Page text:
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Marloes C. Burggraaff, Ruth M. A. van Nispen, Frank P. Hoeben, Dirk L. Knol, Ger H. M. B. van Rens; Randomized Controlled Trial on the Effects of Training in the Use of Closed-Circuit Television on Reading Performance. Invest. Ophthalmol. Vis. Sci. 2012;53(4):2142-2150. doi: https://doi.org/10.1167/iovs.11-8407.
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To investigate the effectiveness of training in the use of closed-circuit television (CCTV) on reading performance in visually impaired patients.
In amulticenter masked randomized controlled trial, 122 patientswere randomized either to a treatment group that received usual delivery instructions from the CCTV supplier combined with concise outpatient standardized training, or to a control group that received delivery instructions only. The main outcome measure was reading performance, which was obtained by measuring reading acuity, reading speed, reading errors, column-tracking time, and technical reading, approximately two weeks after patients had received their CCTV and 3 months later. Videotapes of all measurements were rated by two investigators. Training effects were analyzed with linear mixed modeling.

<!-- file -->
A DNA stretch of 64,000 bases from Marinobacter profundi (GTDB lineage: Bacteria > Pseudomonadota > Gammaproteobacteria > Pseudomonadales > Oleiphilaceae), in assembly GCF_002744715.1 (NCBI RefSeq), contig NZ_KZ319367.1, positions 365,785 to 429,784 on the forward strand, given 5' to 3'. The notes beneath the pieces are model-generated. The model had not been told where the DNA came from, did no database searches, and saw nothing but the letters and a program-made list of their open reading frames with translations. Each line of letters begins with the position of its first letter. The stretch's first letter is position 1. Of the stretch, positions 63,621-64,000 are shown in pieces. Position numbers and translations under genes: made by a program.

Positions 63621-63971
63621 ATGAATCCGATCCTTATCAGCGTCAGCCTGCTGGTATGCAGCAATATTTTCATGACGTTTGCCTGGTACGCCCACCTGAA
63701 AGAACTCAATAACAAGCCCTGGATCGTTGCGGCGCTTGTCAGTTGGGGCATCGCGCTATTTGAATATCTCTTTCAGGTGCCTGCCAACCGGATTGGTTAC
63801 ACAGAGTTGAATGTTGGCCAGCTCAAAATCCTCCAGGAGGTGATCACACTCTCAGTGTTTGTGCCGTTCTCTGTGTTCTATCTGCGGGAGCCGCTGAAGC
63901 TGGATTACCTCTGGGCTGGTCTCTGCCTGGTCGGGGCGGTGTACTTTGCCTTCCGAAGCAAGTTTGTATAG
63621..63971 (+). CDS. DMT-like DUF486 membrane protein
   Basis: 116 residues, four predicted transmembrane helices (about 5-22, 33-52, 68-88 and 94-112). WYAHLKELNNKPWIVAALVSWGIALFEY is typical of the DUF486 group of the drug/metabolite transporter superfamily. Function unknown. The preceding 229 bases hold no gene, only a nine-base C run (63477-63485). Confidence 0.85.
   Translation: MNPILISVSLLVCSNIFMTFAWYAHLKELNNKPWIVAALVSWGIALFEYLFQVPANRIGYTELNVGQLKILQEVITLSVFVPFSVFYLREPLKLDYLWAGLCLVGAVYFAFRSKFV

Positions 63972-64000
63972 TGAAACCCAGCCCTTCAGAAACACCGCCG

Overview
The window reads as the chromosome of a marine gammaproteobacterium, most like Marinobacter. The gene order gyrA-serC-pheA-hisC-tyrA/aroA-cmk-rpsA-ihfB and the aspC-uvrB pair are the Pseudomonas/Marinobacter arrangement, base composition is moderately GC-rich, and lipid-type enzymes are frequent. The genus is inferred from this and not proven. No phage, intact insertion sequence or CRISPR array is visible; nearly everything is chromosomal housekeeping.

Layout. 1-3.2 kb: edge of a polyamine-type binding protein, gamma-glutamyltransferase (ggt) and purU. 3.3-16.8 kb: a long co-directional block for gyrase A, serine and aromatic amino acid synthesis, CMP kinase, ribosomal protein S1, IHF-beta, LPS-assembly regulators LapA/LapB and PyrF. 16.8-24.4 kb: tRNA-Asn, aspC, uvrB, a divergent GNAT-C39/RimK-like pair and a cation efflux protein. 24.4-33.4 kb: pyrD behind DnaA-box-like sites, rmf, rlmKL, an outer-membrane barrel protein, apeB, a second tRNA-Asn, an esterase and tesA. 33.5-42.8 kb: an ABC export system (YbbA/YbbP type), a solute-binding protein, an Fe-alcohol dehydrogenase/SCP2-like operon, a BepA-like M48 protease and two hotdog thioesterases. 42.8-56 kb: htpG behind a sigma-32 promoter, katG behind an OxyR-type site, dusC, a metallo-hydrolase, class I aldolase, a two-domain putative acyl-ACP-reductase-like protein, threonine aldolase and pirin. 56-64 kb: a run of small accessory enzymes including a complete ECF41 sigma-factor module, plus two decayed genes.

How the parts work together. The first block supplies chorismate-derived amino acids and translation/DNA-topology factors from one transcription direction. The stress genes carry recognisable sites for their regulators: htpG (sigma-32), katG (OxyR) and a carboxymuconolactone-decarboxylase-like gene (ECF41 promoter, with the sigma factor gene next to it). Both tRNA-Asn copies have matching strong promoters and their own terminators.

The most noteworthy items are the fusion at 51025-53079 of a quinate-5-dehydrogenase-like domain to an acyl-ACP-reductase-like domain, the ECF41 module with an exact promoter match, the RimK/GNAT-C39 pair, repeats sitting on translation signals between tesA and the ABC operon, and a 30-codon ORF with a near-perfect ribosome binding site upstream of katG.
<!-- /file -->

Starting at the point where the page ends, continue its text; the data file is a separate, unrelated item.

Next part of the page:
There were no statistically significant differences in results between the treatment and control group. However, introducing a CCTV increased reading acuity (mean difference [MD] 0.93 logRAD; P < 0.01) and maximum reading speed (MD 15 wpm; P < 0.01), and decreased the number of errors (MD 0.33; P = 0.04), compared to reading without CCTV. Average reading speed (P = 0.05), number of errors (P = 0.04), and column-tracking time (P = 0.01) improved over time.
Prescribing a CCTV and the delivery instructions by the supplier seemed sufficient to improve reading performance. Additional training in the use of this device did not result in further improvement. Based on these results, outpatient low-vision rehabilitation centers may consider reallocating part of the training resources into other evidence-based rehabilitation programs. (trialregister.nl number, NTR1031.)
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